Also you cannot disable the force-stop button AFAIK. You should take the viewpoint that nothing on the device is yours to control besides your app and (to a limited extent) the resources to which you're granted access.

Finnally, even the gtalk app will bend to your will if you desire to force stop. It will start only when you use Gtalk or other apps which use the gtalk service such as PUSH Gmail ( for phones where gtalk isnt a part of firmware). Also take a look at Android C2DM here:

https://.com/a/11238779/1218762


Answer #2

use my method if you want to start a hidden app for just first time I make a transparent Launcher activity like this

<activity android:name=".MainActivity"
    android:label="@string/app_name"
    android:theme="@style/Theme.Transparent"
    android:excludeFromRecents="true"
    >
    <intent-filter>
        <action android:name="android.intent.action.MAIN" />
            <category android:name="android.intent.category.LAUNCHER" />
    </intent-filter>
</activity>

So I make the app hidden in launcher by placing this code in oncreat() [Code]

PackageManager p = getPackageManager();
    ComponentName componentName = new ComponentName(this, MainActivity.class); // activity which is first time open in manifiest file which is declare as <category android:name="android.intent.category.LAUNCHER" />
p.setComponentEnabledSetting(componentName,PackageManager.COMPONENT_ENABLED_STATE_DISABLED, PackageManager.DONT_KILL_APP);

So I use this code for show app icon on launcher and make it run able on service class that use broadcast receiver boot and in network connection broadcast receiver class too(autostart.java and networkConnectinCheck.java):

PackageManager p = context.getPackageManager();
    ComponentName componentName = new ComponentName(context, MainActivity.class);
    p.setComponentEnabledSetting(componentName, PackageManager.COMPONENT_ENABLED_STATE_ENABLED, PackageManager.DONT_KILL_APP);

Now I can run app for first time by user hands and after this I use my receiver's to lunch app any time.



Answer #4

You cannot prevent your service from being killed under all circumstances. However, you can ask the system to restart it. There are two cases: (1) the process dies for some abnormal reason (2) the phone reboots. In the former, START_STICKY or START_REDELIVER_INTENT are used to restart the service. In the latter, you'll need to add a BroadcastReceiver for android.intent.action.BOOT_COMPLETED.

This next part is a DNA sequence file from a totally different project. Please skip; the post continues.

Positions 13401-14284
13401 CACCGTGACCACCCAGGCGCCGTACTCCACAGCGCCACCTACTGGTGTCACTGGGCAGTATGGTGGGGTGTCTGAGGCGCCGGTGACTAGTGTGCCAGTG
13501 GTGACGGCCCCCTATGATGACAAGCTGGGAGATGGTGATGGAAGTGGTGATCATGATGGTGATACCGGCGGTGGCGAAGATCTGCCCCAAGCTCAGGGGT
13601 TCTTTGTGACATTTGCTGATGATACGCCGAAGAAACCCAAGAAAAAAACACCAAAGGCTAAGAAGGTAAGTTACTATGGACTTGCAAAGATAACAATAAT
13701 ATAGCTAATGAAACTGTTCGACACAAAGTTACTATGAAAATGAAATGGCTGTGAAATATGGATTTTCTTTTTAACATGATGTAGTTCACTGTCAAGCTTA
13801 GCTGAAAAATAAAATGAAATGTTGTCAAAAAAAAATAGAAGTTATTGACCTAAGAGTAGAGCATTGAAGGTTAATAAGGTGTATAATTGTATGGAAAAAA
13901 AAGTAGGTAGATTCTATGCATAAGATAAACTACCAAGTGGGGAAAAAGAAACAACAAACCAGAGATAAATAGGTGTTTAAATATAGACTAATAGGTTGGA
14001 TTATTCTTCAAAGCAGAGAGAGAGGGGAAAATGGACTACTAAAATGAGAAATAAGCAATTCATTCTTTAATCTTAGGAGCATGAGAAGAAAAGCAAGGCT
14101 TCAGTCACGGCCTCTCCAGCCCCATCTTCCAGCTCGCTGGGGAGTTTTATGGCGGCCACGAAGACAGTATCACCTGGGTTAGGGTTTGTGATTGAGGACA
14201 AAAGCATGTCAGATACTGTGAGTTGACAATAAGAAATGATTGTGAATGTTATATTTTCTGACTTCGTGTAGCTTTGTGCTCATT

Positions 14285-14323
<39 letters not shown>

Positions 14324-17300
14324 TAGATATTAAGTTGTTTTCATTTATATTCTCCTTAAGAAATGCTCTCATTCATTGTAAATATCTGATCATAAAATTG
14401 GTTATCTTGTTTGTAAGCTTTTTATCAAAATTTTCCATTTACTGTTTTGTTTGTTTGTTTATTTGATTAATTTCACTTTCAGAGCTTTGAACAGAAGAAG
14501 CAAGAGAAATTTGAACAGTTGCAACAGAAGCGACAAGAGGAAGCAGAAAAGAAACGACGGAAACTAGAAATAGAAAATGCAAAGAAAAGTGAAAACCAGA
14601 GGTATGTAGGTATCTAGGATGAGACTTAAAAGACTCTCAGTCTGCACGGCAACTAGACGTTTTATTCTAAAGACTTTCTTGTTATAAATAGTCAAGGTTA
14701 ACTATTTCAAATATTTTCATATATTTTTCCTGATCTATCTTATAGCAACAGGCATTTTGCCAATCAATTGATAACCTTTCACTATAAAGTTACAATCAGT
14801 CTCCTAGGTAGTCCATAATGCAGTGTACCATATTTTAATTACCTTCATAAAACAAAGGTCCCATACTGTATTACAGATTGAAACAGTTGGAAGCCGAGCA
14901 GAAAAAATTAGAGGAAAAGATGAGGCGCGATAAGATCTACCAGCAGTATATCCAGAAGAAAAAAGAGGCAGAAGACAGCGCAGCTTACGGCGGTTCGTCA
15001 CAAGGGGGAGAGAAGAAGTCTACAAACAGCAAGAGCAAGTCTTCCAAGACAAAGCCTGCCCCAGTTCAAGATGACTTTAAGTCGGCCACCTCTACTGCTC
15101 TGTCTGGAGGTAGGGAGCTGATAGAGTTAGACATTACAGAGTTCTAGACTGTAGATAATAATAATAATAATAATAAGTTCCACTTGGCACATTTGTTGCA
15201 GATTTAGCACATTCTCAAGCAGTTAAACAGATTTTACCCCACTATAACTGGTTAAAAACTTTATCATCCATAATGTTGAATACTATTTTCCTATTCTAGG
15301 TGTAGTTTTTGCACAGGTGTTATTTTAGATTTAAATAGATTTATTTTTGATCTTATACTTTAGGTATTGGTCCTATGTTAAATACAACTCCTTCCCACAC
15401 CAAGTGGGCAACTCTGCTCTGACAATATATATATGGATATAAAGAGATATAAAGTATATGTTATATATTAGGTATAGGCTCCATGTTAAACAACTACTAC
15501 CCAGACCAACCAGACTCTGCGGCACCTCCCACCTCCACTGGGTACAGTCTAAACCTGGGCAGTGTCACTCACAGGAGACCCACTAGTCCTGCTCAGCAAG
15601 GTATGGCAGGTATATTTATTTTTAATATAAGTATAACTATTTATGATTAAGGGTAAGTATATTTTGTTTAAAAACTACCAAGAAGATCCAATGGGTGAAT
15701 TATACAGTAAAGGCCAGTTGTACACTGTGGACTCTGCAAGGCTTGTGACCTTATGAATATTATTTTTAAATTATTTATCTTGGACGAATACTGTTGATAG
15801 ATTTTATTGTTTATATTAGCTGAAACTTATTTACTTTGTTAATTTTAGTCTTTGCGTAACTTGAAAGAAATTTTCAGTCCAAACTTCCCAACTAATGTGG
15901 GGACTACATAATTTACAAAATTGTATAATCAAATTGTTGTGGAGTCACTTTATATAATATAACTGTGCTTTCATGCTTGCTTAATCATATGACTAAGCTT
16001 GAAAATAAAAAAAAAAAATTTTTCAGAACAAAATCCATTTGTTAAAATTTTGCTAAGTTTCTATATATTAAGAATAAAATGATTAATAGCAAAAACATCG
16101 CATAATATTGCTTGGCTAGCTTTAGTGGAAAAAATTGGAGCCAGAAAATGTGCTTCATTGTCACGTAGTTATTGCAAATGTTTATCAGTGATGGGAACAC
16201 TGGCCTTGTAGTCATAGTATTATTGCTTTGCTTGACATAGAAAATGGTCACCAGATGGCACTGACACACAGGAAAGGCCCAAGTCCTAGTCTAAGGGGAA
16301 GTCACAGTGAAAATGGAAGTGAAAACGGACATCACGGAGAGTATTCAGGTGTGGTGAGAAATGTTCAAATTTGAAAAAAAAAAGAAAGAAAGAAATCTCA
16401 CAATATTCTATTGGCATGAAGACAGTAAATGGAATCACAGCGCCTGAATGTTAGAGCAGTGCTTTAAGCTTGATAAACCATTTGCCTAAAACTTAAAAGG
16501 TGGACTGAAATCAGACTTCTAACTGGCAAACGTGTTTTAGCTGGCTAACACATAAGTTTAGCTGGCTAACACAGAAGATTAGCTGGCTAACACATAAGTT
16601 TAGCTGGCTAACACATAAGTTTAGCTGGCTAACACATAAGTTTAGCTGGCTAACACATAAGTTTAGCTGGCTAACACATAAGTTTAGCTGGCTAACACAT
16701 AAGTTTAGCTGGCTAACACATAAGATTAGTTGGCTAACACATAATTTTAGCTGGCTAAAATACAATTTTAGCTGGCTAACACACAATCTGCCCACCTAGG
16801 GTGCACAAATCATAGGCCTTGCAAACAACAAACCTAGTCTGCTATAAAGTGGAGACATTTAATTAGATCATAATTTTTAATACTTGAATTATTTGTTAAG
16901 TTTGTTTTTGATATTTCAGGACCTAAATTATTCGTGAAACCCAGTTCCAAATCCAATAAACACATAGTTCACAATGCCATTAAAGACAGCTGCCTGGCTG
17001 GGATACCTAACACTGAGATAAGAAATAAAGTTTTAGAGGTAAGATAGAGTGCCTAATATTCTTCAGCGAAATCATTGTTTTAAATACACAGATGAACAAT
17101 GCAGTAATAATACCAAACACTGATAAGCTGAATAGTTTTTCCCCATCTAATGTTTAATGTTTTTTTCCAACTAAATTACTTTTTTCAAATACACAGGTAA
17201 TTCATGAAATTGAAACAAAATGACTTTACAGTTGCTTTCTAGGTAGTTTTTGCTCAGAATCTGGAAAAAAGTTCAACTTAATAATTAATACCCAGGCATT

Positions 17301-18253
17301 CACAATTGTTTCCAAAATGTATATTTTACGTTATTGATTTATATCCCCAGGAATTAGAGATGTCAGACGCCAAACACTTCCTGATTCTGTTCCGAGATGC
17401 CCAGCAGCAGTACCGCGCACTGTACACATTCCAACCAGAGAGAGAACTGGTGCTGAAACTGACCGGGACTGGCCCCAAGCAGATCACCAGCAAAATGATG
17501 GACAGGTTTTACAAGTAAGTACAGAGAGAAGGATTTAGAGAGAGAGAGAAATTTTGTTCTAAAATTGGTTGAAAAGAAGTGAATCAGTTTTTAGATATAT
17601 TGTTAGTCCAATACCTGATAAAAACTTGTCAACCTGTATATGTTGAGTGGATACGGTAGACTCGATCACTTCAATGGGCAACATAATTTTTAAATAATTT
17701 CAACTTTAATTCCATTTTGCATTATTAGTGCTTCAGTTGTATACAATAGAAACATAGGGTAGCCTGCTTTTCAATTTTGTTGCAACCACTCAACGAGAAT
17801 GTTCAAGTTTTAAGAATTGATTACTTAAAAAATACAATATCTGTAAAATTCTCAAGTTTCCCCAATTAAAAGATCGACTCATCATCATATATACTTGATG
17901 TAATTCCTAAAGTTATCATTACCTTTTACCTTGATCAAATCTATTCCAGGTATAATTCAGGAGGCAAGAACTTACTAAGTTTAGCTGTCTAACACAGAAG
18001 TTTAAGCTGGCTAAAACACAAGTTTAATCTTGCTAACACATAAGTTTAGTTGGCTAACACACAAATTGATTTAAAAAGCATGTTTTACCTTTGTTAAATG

Your code is returning START_STICKY from onStartCommand, so you've chosen one of the service restart paths: "if this service's process is killed while it is started (after returning from onStartCommand(Intent, int, int)), then leave it in the started state but don't retain this delivered intent. Later the system will try to re-create the service..."

"This mode makes sense for things that will be explicitly started and stopped to run for arbitrary periods of time, such as a service performing background music playback."

You can also use START_REDELIVER_INTENT.

Note that if your service is doing any significant work, it needs to run in a background thread.

http://developer.android.com/reference/android/app/Service.html#START_STICKY


Answer #5

You can try to restart service on onDestroy event of service. Use some flags to find if service is closed by the User or its force closed.

Note that there is not guarantee that onDestroy will be called everytime.


Answer #6

I'm not entirely sure you can prevent your app from being closed by the TaskManager. If you think about it, it makes sense for it to be that way. Imagine that you have an app that fails to respond to user input and also fails to respond to being killed by the Task Manager. Not good. However I found this question which is in a similar vein to yours. Also you can have the system automatically re-start your Service as described here (scroll down on that page a little to just before 'starting a service'